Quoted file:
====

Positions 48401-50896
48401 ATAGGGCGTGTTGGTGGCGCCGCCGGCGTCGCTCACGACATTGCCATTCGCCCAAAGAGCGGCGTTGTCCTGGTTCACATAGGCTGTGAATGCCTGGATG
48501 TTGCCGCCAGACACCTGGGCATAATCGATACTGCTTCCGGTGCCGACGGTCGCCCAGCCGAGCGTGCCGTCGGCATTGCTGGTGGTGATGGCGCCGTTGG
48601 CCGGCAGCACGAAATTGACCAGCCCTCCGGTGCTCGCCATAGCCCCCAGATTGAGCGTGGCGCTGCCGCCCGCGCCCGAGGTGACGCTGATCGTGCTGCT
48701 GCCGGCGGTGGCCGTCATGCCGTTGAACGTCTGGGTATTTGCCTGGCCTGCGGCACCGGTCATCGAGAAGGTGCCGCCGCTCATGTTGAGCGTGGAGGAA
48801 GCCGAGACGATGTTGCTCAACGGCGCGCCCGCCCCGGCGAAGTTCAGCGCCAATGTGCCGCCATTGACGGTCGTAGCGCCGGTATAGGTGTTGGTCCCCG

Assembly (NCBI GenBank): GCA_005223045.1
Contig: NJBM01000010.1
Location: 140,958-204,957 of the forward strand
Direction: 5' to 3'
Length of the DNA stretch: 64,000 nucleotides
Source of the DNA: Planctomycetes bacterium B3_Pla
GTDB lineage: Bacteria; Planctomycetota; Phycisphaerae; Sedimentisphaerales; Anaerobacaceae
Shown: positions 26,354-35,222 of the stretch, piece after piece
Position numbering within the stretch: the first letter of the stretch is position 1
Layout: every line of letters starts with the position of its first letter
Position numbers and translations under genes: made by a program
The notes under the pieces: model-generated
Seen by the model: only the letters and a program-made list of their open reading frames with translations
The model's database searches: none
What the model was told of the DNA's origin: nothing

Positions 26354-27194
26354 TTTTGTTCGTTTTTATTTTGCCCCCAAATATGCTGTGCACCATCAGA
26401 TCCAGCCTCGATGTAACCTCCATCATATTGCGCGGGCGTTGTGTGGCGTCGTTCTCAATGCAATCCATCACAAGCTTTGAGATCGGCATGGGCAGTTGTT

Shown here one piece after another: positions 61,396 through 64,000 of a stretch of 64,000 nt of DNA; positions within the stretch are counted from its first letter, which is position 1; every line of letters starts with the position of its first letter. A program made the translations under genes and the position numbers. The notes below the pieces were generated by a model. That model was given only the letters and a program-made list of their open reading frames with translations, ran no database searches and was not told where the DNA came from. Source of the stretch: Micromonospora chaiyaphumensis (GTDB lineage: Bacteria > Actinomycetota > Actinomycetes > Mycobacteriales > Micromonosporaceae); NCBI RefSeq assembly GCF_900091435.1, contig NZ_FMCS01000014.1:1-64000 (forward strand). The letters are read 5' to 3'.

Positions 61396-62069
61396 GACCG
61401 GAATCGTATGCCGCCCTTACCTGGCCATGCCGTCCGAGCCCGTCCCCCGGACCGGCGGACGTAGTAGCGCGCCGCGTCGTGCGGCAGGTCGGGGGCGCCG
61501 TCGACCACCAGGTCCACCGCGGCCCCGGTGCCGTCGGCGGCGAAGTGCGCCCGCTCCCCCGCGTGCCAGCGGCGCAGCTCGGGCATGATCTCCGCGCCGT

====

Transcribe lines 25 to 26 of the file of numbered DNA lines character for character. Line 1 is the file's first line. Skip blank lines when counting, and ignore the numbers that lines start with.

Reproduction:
Shown here one piece after another: positions 61,396 through 64,000 of a stretch of 64,000 nt of DNA; positions within the stretch are counted from its first letter, which is position 1; every line of letters starts with the position of its first letter. A program made the translations under genes and the position numbers. The notes below the pieces were generated by a model. That model was given only the letters and a program-made list of their open reading frames with translations, ran no database searches and was not told where the DNA came from. Source of the stretch: Micromonospora chaiyaphumensis (GTDB lineage: Bacteria > Actinomycetota > Actinomycetes > Mycobacteriales > Micromonosporaceae); NCBI RefSeq assembly GCF_900091435.1, contig NZ_FMCS01000014.1:1-64000 (forward strand). The letters are read 5' to 3'.

Positions 61396-62069